Being in the relatively early stages of my career I had never been to a conference. The senior designers in our team were familiar with the key events and always quick off the mark to take the one spot as company representative. Understandably so too. These seasoned colleagues are much better at choosing the best nuggets of information for the company to use and redistributing the knowledge back through the office. This didn’t stop me wanting to go!
So one day in March when an email appeared calling for volunteers for Future of Web Design 2014 I jumped at the chance. I’ll admit after managing to find my first job during the recession my pestering skills were well refined, so two weeks and a few emails later I had a slot on the volunteering team.
Now don’t get me wrong there were some downsides to volunteering. One being the 5:30am start to ensure I got from my friend’s house in Greenwich to The Brewery near The Barbican by 7:30am; a bus ride, 3 tubes and a walk away. I wouldn’t recommend it. It also restricted the talks I could attend. I listened to a number of presentations but there were maybe two occasions where I missed a topic that would have been highly relevant for me. I’ll receive videos so I can still catch-up on the key speakers that I missed so it isn’t too much of an issue.
The positives on the other hand, made for a very memorable experience. Despite the commute I’d recommend it to everyone. Here’s why:
Events management isn’t my forte…I am quickly discovering this by planning my wedding…but it was a pleasure to watch the professionals at work. Seeing how the event was conducted, how social media was used, and the general ethos of an events company was really interesting to learn about and could help in future events we may run as a company.
Whilst working on the reception desk I was able to meet a few of the speakers and hear all about them from the staff. This was a great opportunity to network if a) I was a bit more confident and b) I wasn’t running on very little sleep. The fact is that this was an amazing chance to get to know some big names in the web design circuit. I met Jon Setzen from Media Temple, Razvan Caliman from Adobe and admittedly my favourite speaker, Sarah Parmenter, who bravely spoke about the process of setting up a Blow Dry Bar to a room filled with around 80% men.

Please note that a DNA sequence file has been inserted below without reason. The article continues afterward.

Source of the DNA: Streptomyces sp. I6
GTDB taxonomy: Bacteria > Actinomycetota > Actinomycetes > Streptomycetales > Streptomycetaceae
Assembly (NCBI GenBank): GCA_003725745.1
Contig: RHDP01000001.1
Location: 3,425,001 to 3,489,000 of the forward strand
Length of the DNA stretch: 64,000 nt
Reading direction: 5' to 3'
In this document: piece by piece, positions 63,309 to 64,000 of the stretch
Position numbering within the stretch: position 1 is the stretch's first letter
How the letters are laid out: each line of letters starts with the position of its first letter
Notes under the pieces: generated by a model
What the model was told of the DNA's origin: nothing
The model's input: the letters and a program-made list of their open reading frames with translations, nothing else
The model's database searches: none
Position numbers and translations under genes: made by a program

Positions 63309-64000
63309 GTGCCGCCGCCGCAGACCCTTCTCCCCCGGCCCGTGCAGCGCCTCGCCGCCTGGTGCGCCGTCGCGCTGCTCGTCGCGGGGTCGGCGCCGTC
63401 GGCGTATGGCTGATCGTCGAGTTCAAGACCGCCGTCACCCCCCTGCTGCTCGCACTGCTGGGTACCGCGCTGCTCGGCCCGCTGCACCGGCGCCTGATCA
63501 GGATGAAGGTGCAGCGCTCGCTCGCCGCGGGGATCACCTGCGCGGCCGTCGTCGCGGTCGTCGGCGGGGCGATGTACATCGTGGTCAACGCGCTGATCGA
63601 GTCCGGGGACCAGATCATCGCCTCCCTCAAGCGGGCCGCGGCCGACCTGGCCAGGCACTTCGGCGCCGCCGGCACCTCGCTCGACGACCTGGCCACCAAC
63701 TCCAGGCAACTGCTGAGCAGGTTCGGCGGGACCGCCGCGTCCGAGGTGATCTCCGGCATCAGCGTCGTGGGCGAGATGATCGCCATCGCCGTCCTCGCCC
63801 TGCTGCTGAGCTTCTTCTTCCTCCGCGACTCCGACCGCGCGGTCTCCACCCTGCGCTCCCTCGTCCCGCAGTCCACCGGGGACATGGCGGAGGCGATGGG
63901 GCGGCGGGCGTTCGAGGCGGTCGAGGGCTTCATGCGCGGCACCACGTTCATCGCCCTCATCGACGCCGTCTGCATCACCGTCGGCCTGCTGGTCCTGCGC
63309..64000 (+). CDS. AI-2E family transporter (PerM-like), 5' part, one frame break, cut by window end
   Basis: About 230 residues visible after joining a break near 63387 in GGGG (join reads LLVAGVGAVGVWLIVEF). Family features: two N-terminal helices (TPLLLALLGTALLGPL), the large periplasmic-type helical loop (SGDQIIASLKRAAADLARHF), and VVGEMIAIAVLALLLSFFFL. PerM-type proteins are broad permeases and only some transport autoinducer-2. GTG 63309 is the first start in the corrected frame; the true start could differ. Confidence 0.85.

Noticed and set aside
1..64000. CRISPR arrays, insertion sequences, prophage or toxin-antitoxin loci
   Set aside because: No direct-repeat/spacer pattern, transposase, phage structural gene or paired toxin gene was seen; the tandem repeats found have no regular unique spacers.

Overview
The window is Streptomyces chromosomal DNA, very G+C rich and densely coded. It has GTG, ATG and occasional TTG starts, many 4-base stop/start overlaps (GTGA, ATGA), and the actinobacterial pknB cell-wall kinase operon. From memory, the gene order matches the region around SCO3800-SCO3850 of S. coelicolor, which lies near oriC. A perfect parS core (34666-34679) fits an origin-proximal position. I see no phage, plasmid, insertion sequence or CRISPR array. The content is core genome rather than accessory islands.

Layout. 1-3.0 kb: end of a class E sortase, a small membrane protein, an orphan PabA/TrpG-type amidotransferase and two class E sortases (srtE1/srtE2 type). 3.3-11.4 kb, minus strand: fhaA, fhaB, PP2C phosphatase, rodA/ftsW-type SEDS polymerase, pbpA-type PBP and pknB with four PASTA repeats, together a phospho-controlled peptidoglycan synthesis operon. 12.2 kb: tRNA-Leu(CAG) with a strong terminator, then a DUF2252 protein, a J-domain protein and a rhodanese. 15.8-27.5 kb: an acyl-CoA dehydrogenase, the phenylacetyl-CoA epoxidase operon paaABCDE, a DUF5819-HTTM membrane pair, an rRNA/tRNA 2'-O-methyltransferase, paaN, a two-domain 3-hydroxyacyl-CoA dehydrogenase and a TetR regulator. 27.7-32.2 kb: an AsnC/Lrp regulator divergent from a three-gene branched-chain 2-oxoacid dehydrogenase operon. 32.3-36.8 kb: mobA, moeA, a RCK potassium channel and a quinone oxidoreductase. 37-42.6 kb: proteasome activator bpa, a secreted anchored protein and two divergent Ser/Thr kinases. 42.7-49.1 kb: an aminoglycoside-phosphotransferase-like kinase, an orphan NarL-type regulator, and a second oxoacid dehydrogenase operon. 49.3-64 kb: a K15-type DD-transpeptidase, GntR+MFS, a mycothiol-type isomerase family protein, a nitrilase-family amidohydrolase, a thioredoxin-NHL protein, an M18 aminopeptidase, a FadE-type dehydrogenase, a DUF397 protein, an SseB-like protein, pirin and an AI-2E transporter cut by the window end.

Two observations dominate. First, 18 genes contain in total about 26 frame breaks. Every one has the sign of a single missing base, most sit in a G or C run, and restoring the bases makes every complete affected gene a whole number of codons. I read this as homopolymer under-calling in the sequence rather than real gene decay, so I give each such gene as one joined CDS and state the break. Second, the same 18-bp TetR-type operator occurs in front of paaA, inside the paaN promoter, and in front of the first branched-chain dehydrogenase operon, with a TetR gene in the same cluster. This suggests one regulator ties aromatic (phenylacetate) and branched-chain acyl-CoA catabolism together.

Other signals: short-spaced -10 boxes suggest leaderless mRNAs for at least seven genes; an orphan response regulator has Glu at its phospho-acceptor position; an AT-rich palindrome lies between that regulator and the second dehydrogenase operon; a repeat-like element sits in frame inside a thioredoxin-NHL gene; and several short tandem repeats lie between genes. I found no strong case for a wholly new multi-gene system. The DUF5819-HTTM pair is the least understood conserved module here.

It is your job to speak to people as a volunteer, along with other responsibilities obviously, but this is actually a great way to network and not feel pressurised. When it came to the conference party on the first night I recognised most people and felt more comfortable chatting to them.
This may just apply to me but if I was going down as a guest I could pretty much guarantee I would have stuck by my co-worker’s side the whole time and we would have kept to ourselves. By volunteering I was jumping from guests, to fellow volunteers, to staff, to speakers. I met a load of great people including photographers, sound engineers, fellow designers and they were all just from the pool of volunteers!
I always love a free T-shirt, which you can see me wearing above, but don’t forget that these events aren’t cheap, and understandably so with the amount of work that goes into them. Working at an event to earn your ticket is a great chance to see something that many companies couldn’t afford to pay for, and also shows your initiative and consideration to your employer.
I would highly recommend volunteering to any other designer, especially anyone who is still early in their career. I learnt more than I ever thought I would (more on this from Jason in his next blog post), met some great people who I had plenty in common with, and had a great experience being push into unknown territory. My name will definitely be down for the next one.
One piece of advice if you’re considering volunteering though – get a hotel near the venue!!!
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